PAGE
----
Nokia said on Sept. 29 it planned to close its factory in Romania starting this year and cut 3,500 jobs as part of a plan to reorganize its business.
“We seized the assets as a precautionary measure to prevent Nokia from selling them before they pay their debt to the state,” Blejnar said the asset seizure was a “precautionary measure” and standard procedure that “won’t affect the activity of the factory.”
Sino-Forest Confirms Probe by Royal Canadian Mounted Police
Sino-Forest Corp., the Chinese timber company whose shares were suspended in Toronto in August amid allegations of fraud, confirmed that it’s being investigated by the Royal Canadian Mounted Police.
The company is cooperating with probes by the Ontario Securities Commission and the RCMP, Mississauga, Ontario- and Hong Kong-based Sino-Forest said Nov. 11 in an e-mailed statement.
“We cannot comment on the RCMP investigation, but Sino-Forest’s Independent Committee is in the latter stages of its own extensive examination” of allegations made by Muddy Waters LLC, Sino-Forest said, referring to the report by the research firm. The company said it will respond fully by the year-end.
Carolyn Shaw-Rimmington, a spokeswoman for OSC, said in an e-mail Nov. 10 that the commission has referred the matter to the RCMP and the commission’s investigation is ongoing.
The RCMP doesn’t confirm or deny investigations, Sergeant Greg Cox, a spokesman for the force, said by telephone Nov. 11. He declined to comment further.
Former UBS Wealth-Management Head Faces $159,000 FSA Fine
The Financial Services Authority intends to fine UBS AG (UBSN) executive John Pottage 100,000 pounds ($159,000) for failing to prevent unauthorized trades at the bank’s wealth-management unit in London, lawyers for the U.K.’s finance regulator said.
Pottage worked to improve systems and controls in the wealth-management unit when he started as its chief executive officer in September 2006 and doesn’t deserve a fine, his lawyer, Guy Philipps, said today. Pottage, whom UBS moved to Zurich amid the regulator’s probe, is challenging the fine at a London court hearing.
The FSA alleged the executive “should have acted ‘sooner than he did’ to instigate a much wider investigation into whether there might be other weaknesses in controls,” Philipps said. “Mr. Pottage strongly denies that charge. He is supported in that denial by UBS, of which he remains a senior executive.”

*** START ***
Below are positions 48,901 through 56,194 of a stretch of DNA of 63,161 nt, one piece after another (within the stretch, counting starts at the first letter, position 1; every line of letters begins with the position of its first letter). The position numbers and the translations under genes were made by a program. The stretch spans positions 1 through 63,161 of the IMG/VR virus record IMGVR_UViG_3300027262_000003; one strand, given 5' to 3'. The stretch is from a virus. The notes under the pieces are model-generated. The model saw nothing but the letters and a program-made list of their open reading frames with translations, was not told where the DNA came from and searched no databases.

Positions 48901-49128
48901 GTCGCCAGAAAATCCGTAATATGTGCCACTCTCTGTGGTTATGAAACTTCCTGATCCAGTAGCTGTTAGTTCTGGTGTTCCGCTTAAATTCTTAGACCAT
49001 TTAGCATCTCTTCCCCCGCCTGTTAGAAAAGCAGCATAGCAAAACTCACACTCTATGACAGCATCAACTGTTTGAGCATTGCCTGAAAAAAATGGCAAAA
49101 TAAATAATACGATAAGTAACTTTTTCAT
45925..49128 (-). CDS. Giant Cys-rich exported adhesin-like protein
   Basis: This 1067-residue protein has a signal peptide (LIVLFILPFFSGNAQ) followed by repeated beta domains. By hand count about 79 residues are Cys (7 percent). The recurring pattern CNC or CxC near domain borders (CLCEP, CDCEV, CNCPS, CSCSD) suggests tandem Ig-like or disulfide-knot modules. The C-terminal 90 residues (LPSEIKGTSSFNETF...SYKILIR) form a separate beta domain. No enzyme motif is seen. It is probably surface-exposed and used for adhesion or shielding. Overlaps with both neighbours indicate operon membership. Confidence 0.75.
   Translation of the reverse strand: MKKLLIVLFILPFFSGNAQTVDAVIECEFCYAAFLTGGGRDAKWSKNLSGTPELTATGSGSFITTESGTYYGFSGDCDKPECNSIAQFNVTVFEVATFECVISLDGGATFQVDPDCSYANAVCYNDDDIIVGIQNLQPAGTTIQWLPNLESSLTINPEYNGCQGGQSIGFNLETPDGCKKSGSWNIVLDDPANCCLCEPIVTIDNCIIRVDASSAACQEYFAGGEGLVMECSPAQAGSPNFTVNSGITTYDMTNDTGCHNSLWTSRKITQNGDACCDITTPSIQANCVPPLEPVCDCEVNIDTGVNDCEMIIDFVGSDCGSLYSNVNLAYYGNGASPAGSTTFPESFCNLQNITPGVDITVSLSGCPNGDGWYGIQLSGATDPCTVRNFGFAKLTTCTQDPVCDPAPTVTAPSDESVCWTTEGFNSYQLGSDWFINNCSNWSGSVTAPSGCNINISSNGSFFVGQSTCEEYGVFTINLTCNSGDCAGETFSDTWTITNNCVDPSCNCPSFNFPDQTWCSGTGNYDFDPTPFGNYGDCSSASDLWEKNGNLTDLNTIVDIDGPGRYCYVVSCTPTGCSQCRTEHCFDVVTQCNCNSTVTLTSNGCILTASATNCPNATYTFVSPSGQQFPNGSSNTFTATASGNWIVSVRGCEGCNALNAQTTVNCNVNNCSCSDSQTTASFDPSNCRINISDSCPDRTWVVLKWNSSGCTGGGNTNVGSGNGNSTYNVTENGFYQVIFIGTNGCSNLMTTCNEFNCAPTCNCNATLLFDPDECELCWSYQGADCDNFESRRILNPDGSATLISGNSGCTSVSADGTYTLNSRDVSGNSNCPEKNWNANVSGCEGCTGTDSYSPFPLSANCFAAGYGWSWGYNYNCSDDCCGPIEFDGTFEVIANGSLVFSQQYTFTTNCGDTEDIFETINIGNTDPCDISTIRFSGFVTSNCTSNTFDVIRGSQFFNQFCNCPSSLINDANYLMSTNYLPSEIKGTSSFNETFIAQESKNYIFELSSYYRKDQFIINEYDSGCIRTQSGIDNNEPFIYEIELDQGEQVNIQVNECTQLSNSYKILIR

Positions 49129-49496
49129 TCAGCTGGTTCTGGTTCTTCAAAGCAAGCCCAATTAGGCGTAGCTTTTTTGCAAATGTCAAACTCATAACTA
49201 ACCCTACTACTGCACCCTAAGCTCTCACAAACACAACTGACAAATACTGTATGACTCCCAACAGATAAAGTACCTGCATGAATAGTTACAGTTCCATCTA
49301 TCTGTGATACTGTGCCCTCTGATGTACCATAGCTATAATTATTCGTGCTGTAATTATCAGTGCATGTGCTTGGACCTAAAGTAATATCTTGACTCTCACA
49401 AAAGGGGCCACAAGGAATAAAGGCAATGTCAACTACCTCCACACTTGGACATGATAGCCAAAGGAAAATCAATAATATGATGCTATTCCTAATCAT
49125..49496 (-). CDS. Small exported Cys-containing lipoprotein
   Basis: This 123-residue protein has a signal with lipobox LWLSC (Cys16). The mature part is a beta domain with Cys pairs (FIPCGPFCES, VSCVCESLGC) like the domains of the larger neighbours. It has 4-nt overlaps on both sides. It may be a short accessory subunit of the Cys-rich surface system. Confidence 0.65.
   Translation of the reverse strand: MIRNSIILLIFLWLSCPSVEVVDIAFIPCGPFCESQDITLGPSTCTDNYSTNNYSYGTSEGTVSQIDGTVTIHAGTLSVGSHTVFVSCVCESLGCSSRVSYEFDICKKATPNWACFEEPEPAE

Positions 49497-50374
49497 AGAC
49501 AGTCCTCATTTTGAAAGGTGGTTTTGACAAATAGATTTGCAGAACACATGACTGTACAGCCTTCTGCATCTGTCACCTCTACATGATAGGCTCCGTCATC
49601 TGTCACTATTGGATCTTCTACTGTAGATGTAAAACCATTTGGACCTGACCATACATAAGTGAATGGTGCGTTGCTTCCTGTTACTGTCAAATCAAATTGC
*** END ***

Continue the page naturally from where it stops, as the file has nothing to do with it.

The FSA fined the Swiss lender 8 million pounds in 2009 for not preventing its international wealth-management employees from making as many as 50 unauthorized trades a day with funds from at least 39 customer accounts.
The bank, which is an interested party in the case, not a defendant, said in an e-mailed statement that it “does not believe this disciplinary action is justified.”
Imperial Tobacco Says U.K. Regulator Must Drop Price-Fixing Case
Britain’s antitrust regulator must scrap its price-fixing trial over U.K. cigarette sales after being forced to abandon several claims in the seven-year-old case, Imperial Tobacco Group Plc (IMT) told a tribunal Nov. 11.
Mark Howard, a lawyer for the company, told the Competition Appeal Tribunal in London that the Office of Fair Trading’s case had been “destroyed.” The court had asked the regulator to explain how it will continue fighting appeals of fines against Imperial Tobacco, Wal-Mart Stores Inc. (WMT) and 10 other manufacturers and retailers.
The OFT fined the group a total of 225 million pounds ($359.3 million) last year over claims tobacco companies and retailers colluded to fix prices on cigarettes and other tobacco products from 2001 to 2003, stemming from evidence given by whistle-blower J Sainsbury Plc (SBRY), the U.K.’s third-largest supermarket chain.
OFT spokeswoman Kasia Reardon declined to comment.
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Khuzami Says Seeking Admissions of Guilt Would Slow Probes
The U.S. Securities and Exchange Commission’s enforcement chief said letting defendants settle cases without admitting wrongdoing helps maximize the agency’s ability to investigate fraud with limited resources.
“If you can reach a settlement that gets you most or all of what you think you can get” in litigation, “then you’ve fulfilled your mission to investors whose cases might not get investigated, or might not get investigated sooner, if you insist on admissions,” Robert Khuzami said Nov. 11 at a securities law conference in New York.
Khuzami’s comments come amid scrutiny of SEC settlements including U.S. District Judge Jed Rakoff’s questioning of the agency’s policy of letting subjects of investigations resolve claims without admitting or denying misdeeds. Rakoff is reviewing a proposed $285 million settlement with Citigroup Inc. (C), which the SEC accused of misleading investors in a collateralized debt obligation.
“No one disagrees with the sort of abstract notion that you’d like to have admissions in your cases in the same way you’d like to have a lot of things,” including the resources to interview every witness in a case, Khuzami said. “In deciding amongst competing considerations, one has to make choices between competing demands.”